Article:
Seyfarth Synopsis: While the Buggles took creative liberties when they claimed that Video Killed The Radio Star, the House of Origin deadline axed a number of employment-related bills. California legislators began this legislative session at the apex of the pandemic, introducing a flurry of COVID-19-related bills, many of which failed to survive the June

Seyfarth Synopsis: Headlining the number of employment-related bills California legislators introduced by the February 19th deadline are those that would extend COVID-19 Supplemental Paid Sick Leave and provide other leaves and accommodations.

After last year’s pandemic-caused truncation of the 2020 legislative session—in which the governor signed only 372 new laws, the fewest since 1967—many expected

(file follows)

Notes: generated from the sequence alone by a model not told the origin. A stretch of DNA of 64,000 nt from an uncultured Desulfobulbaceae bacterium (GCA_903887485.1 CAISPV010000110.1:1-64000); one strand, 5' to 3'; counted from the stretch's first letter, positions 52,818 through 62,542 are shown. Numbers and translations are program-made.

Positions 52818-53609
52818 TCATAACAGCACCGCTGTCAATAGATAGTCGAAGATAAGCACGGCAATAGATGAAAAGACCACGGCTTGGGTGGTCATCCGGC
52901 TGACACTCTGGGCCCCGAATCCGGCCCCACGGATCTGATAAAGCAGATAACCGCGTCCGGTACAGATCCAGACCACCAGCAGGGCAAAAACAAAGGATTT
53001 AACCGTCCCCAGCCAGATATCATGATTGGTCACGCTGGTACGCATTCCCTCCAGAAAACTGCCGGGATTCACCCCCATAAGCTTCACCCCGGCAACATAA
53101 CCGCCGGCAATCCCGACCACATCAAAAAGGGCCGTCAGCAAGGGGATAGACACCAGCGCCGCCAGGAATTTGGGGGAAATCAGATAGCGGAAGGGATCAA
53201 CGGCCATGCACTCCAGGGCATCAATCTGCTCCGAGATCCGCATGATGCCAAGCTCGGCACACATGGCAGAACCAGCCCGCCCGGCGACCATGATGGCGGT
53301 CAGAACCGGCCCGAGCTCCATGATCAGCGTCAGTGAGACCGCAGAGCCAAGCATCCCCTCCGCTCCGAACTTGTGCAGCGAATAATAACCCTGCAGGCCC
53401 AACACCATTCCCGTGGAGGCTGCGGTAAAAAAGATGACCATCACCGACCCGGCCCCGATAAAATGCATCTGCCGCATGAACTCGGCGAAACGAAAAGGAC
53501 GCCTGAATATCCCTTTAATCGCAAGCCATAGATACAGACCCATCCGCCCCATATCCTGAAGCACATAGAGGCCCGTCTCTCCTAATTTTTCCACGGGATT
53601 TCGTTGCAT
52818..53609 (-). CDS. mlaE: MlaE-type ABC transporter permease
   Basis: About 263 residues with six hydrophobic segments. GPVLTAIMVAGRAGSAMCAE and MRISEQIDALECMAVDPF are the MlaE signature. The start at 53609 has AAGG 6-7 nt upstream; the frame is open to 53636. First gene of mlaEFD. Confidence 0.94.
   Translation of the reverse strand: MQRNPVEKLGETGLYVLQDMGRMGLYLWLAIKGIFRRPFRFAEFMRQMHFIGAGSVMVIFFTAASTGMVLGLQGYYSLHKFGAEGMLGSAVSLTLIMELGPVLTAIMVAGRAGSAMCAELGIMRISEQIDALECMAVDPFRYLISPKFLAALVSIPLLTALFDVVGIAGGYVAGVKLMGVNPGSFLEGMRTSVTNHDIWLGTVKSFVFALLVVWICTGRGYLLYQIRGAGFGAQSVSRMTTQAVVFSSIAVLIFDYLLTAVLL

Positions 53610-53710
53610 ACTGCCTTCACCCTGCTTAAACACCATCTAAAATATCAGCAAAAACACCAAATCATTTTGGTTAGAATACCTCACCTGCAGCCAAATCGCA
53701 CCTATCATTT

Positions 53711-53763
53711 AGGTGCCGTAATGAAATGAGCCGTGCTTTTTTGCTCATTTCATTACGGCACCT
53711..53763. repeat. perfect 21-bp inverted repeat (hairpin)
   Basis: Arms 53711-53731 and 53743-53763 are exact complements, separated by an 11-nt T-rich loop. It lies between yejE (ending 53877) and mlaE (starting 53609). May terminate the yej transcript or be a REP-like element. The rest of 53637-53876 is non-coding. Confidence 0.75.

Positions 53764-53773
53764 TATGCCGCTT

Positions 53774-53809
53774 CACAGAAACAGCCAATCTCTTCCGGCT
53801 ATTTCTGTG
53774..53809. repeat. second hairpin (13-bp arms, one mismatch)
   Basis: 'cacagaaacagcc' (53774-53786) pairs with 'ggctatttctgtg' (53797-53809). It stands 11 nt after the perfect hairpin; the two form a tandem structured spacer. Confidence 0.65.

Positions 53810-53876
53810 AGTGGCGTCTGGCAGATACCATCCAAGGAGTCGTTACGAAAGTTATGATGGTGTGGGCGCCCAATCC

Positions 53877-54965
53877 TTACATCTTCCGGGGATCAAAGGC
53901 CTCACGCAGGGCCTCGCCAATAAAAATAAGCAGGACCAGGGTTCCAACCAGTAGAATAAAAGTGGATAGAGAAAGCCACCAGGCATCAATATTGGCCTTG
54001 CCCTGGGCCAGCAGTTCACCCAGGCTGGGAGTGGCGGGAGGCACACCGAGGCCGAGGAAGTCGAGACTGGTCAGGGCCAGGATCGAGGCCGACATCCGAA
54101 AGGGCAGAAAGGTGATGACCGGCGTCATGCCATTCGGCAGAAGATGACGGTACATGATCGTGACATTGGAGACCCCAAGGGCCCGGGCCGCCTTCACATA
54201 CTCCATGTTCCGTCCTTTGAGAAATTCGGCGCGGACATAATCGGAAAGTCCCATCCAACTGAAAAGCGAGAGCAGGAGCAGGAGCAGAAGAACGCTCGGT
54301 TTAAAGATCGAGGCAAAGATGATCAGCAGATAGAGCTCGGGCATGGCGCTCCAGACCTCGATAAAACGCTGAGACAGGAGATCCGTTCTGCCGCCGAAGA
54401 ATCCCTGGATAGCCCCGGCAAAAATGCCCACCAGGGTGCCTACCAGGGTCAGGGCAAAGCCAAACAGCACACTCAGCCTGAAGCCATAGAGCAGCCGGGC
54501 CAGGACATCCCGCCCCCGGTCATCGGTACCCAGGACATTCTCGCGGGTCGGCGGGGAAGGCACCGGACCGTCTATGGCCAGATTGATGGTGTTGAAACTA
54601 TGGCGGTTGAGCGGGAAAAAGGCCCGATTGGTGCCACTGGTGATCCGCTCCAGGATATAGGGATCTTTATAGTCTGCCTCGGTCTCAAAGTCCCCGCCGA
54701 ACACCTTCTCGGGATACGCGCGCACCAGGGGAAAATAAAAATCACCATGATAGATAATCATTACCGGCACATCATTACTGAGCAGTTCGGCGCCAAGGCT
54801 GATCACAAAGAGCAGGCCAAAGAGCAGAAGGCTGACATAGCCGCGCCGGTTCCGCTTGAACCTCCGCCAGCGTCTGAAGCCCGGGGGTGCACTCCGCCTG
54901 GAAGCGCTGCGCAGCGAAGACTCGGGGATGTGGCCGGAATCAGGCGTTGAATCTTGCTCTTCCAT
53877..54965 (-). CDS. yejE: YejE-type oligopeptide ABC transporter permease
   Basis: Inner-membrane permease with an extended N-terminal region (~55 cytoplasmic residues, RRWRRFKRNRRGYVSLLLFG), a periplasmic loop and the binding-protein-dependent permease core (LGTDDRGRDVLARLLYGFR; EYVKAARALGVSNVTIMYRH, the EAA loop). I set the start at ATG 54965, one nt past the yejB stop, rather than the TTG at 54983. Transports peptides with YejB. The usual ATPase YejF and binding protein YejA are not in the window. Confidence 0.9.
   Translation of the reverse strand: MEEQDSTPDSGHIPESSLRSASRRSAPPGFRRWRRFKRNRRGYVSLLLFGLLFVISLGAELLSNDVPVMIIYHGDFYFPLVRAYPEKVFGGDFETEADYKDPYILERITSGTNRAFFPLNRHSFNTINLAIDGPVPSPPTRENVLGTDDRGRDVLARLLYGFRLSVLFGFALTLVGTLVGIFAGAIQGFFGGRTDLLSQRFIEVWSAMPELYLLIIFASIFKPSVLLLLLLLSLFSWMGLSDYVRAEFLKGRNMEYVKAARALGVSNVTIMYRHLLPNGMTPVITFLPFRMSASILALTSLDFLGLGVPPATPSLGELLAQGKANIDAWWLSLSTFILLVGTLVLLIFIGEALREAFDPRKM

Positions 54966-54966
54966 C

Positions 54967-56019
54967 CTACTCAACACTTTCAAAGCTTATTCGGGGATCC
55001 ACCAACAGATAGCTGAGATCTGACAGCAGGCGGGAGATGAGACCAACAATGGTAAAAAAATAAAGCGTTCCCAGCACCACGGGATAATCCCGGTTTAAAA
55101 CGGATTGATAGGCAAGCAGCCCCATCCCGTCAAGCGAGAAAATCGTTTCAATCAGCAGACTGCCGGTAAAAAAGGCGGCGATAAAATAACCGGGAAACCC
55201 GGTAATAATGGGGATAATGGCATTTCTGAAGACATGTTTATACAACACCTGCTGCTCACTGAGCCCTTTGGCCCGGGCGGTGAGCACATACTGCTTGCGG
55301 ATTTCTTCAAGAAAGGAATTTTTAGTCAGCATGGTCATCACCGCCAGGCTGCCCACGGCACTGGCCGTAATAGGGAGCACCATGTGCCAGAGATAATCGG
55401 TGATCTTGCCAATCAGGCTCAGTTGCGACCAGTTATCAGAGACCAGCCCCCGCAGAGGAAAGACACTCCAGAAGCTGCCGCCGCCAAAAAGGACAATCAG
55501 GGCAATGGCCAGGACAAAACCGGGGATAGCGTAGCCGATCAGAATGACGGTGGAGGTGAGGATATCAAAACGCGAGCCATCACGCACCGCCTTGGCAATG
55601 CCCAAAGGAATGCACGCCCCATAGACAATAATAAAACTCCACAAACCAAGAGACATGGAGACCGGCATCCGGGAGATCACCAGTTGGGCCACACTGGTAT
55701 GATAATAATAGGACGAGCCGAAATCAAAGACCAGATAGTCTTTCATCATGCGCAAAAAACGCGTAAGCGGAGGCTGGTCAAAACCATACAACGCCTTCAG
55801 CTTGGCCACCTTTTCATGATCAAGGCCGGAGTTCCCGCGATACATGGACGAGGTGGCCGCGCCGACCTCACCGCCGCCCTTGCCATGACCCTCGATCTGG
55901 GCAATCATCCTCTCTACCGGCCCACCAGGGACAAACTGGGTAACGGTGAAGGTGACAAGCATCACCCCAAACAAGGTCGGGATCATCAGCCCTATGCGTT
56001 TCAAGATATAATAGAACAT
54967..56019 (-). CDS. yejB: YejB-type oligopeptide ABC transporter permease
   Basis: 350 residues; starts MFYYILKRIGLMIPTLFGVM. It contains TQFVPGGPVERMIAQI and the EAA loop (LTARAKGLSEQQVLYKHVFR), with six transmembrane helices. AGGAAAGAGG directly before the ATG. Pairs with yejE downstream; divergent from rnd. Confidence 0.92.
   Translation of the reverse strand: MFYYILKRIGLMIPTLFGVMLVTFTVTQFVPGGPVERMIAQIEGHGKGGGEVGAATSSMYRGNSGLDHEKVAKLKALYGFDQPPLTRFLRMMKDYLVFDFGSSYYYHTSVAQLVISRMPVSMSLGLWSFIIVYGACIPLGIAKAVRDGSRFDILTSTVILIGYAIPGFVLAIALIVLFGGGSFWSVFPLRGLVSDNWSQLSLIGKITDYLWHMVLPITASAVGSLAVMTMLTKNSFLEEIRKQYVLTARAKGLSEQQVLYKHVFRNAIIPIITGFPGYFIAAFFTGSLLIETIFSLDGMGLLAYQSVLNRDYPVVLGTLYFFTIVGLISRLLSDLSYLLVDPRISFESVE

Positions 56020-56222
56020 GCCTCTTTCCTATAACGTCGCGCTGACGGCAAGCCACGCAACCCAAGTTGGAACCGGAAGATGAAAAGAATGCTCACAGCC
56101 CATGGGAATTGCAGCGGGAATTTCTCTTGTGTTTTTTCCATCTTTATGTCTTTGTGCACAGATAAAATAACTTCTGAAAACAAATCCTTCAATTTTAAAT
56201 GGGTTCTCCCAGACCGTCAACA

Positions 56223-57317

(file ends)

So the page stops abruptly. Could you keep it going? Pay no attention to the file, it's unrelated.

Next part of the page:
Seyfarth Synopsis: 2016 brought a wave of new protections for California employees and scant protection for employers. In this week’s post, we anticipate changes for 2017, in the ever-peculiar world of California employment law.

True to our tradition, we pause at the beginning of the New Year to reflect on last year’s California employment law

By Kristina Launey and Ann Marie Zaletel

Just over a month before the January 1, 2015 effective date of AB 1522, the Labor Commissioner has issued two advisories of immediate interest to California employers.  One is a template poster for employer compliance and the other is a revised Wage Theft Notice.  

Employers may

Just in time for International Workers’ Day (May 1), on April 30, 2014, the California Labor Commissioner announced a new statewide public awareness campaign to educate workers about their rights.  Messaging in multiple media (website, print and radio spots) will include information about minimum wage, overtime and meal and rest break laws.  The campaign,